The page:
Not surprisingly, many of the conservatives who elected the sitting president would like to see the government’s control of Fannie and Freddie lessened if not removed completely. Many on both sides of the aisle agree that the GSEs need to take a completely different role in housing than they currently hold, or even be dissolved entirely.
Right now, because Fannie and Freddie are government-owned, they are a risk to the government in the event that their operations go south again because they can draw on the Treasury. Treasury secretary Steve Mnuchin has been very blunt about the issue, telling “Fox News” late last year, “We’ve got to get Fannie and Freddie out of government ownership. It makes no sense.”
In March of this year, Reuters reported that the Senate Banking Committee had begun having “weekly bipartisan staff meetings on Freddie and Fannie reforms,” but predicted that not much would happen quickly. It’s possible that the predicted $10 billion dividend payment from Q4 2016 might have had something to do with the slow pace on that front.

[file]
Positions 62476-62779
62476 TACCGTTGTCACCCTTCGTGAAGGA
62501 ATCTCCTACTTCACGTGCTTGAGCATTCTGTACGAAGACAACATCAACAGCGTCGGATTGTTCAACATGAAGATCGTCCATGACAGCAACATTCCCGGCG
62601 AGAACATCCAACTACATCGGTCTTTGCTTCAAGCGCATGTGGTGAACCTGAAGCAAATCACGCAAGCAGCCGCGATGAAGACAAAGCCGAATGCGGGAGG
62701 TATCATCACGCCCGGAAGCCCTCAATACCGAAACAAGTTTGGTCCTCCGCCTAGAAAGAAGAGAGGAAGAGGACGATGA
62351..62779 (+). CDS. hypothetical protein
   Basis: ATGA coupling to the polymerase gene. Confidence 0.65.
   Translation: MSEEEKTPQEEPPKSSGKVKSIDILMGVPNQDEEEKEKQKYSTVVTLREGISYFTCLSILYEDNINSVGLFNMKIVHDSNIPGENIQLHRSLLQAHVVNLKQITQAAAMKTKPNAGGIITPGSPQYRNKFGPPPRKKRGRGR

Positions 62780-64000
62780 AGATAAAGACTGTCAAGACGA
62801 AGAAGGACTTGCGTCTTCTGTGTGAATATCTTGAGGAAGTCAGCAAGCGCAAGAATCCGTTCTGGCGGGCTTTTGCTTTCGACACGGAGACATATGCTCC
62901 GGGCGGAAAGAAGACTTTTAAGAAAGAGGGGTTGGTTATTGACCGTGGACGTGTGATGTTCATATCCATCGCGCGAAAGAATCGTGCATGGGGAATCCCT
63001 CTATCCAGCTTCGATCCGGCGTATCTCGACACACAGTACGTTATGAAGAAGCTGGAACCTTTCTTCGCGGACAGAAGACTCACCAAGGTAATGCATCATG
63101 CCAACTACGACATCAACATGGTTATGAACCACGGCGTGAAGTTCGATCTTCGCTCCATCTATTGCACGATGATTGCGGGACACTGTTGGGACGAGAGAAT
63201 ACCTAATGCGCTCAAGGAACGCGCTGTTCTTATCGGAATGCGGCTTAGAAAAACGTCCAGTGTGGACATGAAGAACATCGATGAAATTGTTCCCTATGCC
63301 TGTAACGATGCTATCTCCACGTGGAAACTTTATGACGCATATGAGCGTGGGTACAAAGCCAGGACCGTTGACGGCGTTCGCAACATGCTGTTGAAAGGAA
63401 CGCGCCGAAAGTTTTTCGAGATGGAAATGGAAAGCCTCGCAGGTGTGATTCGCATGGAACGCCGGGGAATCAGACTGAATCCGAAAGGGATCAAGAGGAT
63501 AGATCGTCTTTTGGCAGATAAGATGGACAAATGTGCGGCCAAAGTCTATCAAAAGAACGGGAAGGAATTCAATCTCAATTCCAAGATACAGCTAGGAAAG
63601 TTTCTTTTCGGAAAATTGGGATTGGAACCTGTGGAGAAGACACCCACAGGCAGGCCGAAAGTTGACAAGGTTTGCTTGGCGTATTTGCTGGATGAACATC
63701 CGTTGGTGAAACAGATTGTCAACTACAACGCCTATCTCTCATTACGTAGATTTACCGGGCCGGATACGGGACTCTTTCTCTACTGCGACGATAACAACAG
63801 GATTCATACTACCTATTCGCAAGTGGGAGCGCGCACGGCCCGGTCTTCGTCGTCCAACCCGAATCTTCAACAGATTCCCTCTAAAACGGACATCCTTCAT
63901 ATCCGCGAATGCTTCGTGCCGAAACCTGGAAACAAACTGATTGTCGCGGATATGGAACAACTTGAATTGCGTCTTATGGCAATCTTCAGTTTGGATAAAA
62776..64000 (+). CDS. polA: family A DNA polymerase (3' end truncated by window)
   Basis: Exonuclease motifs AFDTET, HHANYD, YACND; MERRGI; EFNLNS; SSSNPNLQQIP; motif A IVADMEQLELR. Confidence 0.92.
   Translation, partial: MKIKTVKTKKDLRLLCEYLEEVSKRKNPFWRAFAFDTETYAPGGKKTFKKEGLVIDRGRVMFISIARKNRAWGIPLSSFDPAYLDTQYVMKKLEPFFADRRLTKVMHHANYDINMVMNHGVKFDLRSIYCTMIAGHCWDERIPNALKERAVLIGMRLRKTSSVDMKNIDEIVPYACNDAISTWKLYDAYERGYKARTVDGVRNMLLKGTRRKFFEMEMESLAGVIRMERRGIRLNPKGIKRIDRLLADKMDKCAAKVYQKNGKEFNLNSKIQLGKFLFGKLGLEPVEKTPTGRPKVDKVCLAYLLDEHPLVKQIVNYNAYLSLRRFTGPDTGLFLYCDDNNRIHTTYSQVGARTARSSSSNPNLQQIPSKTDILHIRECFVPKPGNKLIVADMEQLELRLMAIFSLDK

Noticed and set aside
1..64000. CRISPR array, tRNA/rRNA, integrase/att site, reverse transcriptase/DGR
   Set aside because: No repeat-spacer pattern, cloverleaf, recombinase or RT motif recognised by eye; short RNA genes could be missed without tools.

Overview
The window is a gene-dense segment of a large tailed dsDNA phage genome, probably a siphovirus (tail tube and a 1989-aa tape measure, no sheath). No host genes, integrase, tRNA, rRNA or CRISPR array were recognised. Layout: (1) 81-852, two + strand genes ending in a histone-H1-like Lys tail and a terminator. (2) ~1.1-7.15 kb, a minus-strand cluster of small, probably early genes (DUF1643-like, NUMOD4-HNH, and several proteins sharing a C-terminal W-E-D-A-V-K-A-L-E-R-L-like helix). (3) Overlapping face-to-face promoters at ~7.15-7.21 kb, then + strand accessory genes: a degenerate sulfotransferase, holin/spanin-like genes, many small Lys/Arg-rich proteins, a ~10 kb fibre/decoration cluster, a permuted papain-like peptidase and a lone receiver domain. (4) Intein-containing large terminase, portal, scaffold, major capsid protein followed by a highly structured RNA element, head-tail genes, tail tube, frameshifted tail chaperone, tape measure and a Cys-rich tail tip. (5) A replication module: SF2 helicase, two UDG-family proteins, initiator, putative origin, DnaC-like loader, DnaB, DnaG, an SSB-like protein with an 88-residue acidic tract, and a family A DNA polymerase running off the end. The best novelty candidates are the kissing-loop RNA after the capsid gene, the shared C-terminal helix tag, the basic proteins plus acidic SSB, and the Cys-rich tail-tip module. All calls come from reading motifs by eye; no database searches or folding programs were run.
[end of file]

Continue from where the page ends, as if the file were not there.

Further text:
However, President trump and his administration have been adamant that GSE reform is coming soon. Now, it appears that they are at least going to take a shot at it.
According to Bloomberg Politics, Tennessee republican senator Bob Corker and Virginia democrat Mark Warner are presently considering breaking up Fannie and Freddie completely. The two have considered splitting the single-family business side of the GSEs off from the multifamily side, which many people do not even realize exists. Corker told the Mortgage Bankers Association in late June that he and Warner believe that although there is a need for “competition” in the single-family mortgage business, that “may not be as necessary in [GSE] multifamily business.”
At present, there is no real clue about what might be done as far as the single-family sector goes other than that both parties agree there is a need for reform and a need for (there’s that word again) competition. In the meantime, the Federal Housing Finance Agency (FHFA) is proposing new housing goals for Fannie and Freddie that would last through 2020. Those rules include purchasing slightly more mortgages and refinance loans at low-income levels than the GSEs do currently on both single- and multi-family levels.